Tackling the Treatment of Large Osteochondral Injuries

Early results of a tissue-engineered solution are promising, as in vivo studies in a large animal model are set to be completed soon.

Osteochondral injuries affect about 900,000 patients in the United States each year. “They’re quite common, but treating them is challenging,” says pediatric orthopaedic surgeon Patrick Whitlock, MD, PhD. “Finding a better option for treatment of these injuries is important, because they often lead to early osteoarthritis and significant disability in patients.”

Treatment of large pediatric and adolescent osteochondral injuries remains a major clinical challenge, in part because cartilage doesn’t heal itself easily. Work on a tissue-engineered approach to treating these injuries has continued in Whitlock’s Musculoskeletal Regenerative Medicine Research Laboratory over the past year with funding from the 2017 Angela S.M. Kuo Award he received from the Pediatric Orthopaedic Society of North America.

This team, including James Lin, PhD, Stacey Gruber, MS, Paulomi Ghosh, PhD, and Sumit Murab, PhD, first developed a novel type of artificial scaffolding that would dispense growth factors and proteins to help cartilage regrow. “Our work on this approach to treatment has advanced quickly over the last year,” explains Whitlock. “It’s based on our belief that recapitulating normal developmental mechanisms in a sustainable, tissue-engineered construct may lead to better functional and clinical outcomes, particularly in the adolescent and young adult populations.”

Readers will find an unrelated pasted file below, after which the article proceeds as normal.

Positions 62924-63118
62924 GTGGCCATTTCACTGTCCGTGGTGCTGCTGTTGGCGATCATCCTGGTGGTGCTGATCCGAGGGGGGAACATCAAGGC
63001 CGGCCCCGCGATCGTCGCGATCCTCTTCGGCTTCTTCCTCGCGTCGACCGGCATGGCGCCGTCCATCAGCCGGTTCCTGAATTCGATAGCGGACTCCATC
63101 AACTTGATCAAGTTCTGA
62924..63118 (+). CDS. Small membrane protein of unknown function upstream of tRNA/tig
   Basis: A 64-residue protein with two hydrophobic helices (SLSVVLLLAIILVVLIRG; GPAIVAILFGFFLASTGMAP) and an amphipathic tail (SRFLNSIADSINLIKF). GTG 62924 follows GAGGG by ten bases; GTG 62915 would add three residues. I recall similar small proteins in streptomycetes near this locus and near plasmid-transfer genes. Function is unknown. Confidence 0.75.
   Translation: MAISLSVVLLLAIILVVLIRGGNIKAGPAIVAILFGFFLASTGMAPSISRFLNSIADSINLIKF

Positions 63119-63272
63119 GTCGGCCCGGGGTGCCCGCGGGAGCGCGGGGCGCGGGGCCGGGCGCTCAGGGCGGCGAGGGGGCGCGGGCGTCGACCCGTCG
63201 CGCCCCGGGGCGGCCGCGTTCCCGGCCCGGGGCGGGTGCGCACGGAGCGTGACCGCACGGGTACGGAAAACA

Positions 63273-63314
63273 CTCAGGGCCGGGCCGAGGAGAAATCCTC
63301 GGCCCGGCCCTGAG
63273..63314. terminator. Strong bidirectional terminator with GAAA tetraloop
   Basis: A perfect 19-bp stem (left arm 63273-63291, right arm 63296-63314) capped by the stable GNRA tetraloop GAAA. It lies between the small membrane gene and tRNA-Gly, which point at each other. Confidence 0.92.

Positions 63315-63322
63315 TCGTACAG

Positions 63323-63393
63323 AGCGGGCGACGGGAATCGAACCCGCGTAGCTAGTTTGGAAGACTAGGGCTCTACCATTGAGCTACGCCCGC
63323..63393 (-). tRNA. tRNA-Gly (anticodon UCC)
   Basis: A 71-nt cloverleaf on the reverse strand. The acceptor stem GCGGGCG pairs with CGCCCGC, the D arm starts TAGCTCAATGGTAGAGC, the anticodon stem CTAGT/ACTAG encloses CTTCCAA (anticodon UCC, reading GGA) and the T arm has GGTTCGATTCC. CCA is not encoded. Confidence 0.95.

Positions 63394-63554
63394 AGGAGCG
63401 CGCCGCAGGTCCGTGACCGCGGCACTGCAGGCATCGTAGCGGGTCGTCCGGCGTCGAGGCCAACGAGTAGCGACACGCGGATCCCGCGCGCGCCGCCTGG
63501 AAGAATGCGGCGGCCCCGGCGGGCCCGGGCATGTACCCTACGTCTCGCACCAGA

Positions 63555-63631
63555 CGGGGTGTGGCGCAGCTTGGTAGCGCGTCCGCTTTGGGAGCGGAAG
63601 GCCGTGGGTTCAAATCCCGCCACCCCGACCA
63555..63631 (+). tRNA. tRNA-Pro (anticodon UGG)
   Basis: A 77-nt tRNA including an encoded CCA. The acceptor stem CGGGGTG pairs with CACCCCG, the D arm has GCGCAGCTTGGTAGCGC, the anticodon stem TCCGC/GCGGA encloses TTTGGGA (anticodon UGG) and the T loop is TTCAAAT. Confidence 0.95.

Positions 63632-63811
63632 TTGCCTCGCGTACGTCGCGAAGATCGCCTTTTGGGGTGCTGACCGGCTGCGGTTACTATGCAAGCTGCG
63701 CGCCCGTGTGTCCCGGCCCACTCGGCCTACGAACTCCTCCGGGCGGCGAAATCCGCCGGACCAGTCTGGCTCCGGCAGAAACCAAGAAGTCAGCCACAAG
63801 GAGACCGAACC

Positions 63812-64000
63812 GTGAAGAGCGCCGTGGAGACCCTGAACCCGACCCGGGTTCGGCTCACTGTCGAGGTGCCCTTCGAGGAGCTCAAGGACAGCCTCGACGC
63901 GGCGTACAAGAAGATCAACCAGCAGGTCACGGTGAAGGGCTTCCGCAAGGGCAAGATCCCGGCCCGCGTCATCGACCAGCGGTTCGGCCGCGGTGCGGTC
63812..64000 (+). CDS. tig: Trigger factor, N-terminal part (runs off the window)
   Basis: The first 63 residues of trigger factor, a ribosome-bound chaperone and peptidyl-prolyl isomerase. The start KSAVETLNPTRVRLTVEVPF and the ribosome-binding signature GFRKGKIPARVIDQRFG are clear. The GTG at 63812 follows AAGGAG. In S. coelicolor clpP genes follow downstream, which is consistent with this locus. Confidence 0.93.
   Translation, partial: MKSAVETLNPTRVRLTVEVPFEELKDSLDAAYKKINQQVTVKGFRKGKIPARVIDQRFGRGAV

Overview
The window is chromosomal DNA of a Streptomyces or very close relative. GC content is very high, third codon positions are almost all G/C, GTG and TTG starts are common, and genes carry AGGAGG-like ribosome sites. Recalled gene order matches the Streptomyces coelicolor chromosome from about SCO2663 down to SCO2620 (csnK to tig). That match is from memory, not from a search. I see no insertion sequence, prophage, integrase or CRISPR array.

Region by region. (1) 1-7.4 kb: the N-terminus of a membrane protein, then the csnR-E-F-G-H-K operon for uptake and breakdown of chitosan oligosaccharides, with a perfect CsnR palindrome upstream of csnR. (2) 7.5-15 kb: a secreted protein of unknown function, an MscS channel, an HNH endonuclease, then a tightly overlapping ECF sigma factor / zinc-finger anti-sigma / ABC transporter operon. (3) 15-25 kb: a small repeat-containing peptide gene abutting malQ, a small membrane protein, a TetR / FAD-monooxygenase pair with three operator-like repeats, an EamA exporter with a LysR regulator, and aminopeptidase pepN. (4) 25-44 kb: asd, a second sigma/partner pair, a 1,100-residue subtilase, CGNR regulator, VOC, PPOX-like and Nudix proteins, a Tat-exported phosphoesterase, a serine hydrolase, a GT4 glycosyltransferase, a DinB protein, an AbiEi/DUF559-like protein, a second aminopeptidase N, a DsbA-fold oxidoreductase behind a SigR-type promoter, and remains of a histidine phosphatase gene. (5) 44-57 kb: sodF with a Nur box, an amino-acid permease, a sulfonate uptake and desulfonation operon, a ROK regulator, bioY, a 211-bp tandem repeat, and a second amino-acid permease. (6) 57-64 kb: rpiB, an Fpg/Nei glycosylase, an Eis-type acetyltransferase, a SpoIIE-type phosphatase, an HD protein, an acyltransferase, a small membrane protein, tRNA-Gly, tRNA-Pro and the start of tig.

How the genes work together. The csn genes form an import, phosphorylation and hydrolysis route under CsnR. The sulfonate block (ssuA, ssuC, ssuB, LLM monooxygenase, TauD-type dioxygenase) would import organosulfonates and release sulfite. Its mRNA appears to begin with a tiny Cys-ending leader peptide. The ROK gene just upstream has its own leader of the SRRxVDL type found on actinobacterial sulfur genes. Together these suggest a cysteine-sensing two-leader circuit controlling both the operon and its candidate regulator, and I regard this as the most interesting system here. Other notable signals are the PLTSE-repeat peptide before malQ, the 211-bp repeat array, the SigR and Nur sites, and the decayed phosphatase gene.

The results thus far provide evidence that serve as a proof of concept for the approach and were highlighted in the journal Biofabrication in February 2018.

This past year Whitlock’s team also filed preliminary intellectual property rights on the methods for producing a tissue-inducing scaffold for the treatment of large osteochondral injuries. In addition, they have begun in vivo studies in a large animal model of the effectiveness of their approach in the treatment of large osteochondral injuries in comparison to traditional treatments.

“We’re looking forward to the results of the in vivo studies,” Whitlock says. “We have high hopes that these findings will help us continue on the path toward a better solution to large osteochondral defects that we may translate clinically to our young patients.”


Image description:  After 21 days, human mesenchymal stem cells cultured on 3D printed scaffolds containing decellularized cartilage matrix demonstrated mesechymal condensation, a phenomena indicative of chondrogenic differentiation. TRITC-conjugated Phalloidin (red) = actin filaments; DAPI (blue) = cell nuclei; anti-Vinculin monocolonal antibody and FITC secondary antibody (green) = focal contact points.

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